Ambient temperature profoundly influences plant development from the onset of seed germination to flower and fruit production and thereby impacts crop quality and yield. Rising temperatures brought about by climate change have been recognised as a major threat to agriculture and food security: in wheat and barley, each 1°C increase above optimal growth temperature is estimated to reduce yield by 5-6%. A detailed understanding of the mechanisms by which plants respond to high ambient temperature is thus vital to mitigate the adverse effects of climate change on crop production.
Over the past decade, a molecular framework underlying temperature perception and response has been established in the model plant Arabidopsis. Transcription factors of the PHYTOCHROME INTERACTING FACTOR (PIF) family act at the heart of these signalling cascades; they are themselves regulated by temperature at the level of transcription, translation, protein stability and activity, and in turn control gene expression in a temperature-dependent manner to adjust the plant’s growth and development to its surroundings.
While substantial advances have been made in Arabidopsis, our understanding of temperature signalling processes in cereals remains limited. This 4-year PhD studentship aims to remedy this situation: you will generate a comprehensive overview of the effects high ambient temperature has on seedling establishment and vegetative growth in the staple crop barley. You will also investigate the molecular mechanisms underlying high temperature-controlled development (thermomorphogenesis), focusing on PIF homologues found in the barley genome. Taking advantage of existing large-scale transcriptomic datasets, you will explore how temperature affects transcription and alternative splicing of these genes and their respective transcripts. Employing transgenic approaches as well as newest gene editing techniques, you will generate pif knock-out and PIF overexpression lines and investigate their effect on plant development and temperature-controlled gene expression. Finally, using protein-protein and protein-DNA interaction assays you will gain a first insight into the mechanisms by which barley PIFs control gene expression. This research will help unravel the molecular machinery that governs high temperature responses in barley and has the potential to identify novel breeding targets for the generation of climate-resilient barley varieties.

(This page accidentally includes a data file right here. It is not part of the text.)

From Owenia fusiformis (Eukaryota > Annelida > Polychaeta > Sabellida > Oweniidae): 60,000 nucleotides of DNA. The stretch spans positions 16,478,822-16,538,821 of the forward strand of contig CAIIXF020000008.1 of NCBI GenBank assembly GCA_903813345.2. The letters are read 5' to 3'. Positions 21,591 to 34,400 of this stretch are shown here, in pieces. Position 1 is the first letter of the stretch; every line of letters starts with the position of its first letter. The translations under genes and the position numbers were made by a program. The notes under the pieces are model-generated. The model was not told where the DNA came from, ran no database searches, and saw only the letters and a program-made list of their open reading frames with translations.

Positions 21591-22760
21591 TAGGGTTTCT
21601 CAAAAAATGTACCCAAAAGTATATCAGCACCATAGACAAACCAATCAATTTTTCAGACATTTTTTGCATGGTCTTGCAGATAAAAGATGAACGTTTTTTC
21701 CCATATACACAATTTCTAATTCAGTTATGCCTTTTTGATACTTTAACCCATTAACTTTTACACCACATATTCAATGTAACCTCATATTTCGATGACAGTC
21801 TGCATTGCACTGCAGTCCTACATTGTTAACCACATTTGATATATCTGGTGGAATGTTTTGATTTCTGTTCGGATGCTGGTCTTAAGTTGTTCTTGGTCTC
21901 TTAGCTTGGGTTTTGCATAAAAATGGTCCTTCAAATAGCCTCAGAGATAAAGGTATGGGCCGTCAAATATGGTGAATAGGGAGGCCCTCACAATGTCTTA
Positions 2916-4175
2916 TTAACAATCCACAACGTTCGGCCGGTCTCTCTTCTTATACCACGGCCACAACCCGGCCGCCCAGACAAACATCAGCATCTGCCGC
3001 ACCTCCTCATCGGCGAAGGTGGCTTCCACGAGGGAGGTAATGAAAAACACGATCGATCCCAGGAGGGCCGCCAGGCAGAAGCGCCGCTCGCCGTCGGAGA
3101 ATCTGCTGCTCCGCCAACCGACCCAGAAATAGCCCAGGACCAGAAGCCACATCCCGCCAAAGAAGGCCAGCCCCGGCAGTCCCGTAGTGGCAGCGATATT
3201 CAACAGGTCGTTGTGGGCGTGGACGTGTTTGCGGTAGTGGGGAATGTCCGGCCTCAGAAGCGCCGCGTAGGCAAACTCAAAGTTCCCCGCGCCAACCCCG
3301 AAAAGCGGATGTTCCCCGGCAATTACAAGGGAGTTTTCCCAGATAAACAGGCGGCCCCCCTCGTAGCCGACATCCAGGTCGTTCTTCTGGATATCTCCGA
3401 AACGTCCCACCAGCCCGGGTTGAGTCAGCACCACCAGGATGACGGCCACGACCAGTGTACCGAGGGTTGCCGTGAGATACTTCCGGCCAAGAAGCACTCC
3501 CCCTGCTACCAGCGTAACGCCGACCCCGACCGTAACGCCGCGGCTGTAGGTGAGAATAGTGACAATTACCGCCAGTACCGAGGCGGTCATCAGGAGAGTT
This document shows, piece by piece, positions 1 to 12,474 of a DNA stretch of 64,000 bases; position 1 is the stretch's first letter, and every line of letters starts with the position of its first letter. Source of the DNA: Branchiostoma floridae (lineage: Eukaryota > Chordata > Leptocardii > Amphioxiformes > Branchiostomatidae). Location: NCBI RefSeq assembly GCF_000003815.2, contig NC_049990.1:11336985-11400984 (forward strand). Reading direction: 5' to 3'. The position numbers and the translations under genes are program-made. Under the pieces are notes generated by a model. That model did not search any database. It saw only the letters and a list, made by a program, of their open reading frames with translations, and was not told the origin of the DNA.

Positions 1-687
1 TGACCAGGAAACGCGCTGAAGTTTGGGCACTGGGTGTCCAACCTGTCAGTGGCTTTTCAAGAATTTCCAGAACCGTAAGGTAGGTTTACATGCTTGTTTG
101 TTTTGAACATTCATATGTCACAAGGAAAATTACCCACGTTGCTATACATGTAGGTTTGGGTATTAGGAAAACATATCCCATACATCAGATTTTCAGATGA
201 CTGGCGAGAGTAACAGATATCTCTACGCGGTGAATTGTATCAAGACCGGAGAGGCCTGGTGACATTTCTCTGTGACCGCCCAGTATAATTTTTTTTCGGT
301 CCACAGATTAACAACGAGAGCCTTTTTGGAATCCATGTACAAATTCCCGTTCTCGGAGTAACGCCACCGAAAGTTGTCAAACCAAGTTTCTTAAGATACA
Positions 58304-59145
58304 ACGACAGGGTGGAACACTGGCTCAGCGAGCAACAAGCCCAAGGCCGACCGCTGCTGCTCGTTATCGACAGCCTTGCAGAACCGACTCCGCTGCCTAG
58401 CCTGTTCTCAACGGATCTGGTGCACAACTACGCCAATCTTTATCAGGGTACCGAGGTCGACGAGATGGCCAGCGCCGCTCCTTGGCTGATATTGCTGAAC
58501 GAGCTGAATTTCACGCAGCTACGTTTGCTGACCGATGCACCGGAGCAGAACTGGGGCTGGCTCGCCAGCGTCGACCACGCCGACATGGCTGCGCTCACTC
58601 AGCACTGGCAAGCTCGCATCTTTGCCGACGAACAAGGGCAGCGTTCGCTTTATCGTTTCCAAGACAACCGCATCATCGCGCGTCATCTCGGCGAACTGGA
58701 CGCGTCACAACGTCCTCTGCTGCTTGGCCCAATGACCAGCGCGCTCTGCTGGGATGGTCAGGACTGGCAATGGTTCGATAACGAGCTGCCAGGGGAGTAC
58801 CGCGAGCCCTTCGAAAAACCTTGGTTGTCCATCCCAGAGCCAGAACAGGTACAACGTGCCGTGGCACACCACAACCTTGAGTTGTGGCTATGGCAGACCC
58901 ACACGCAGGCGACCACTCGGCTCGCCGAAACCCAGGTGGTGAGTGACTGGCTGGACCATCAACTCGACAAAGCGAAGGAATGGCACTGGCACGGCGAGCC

This work will provide you with a broad set of skills in genetics, molecular biology, biochemistry and quantitative developmental biology. You will have the opportunity to present your work at internal seminars and international conferences and to participate in a variety of scientific and transferrable skills training offered by both the James Hutton Institute and the University of Dundee.
You will be supervised by Dr Martin Balcerowicz, a Royal Society University Research Fellow with extensive expertise in plant temperature signalling, and Dr Craig Simpson, a leading expert in the control of alternative splicing in plants. Our labs are based at the James Hutton Institute, a diverse and collaborative research environment that hosts the University of Dundee’s Plant Science Department and the International Barley Hub (IBH), an international community that harbours immense resources and expertise in barley research.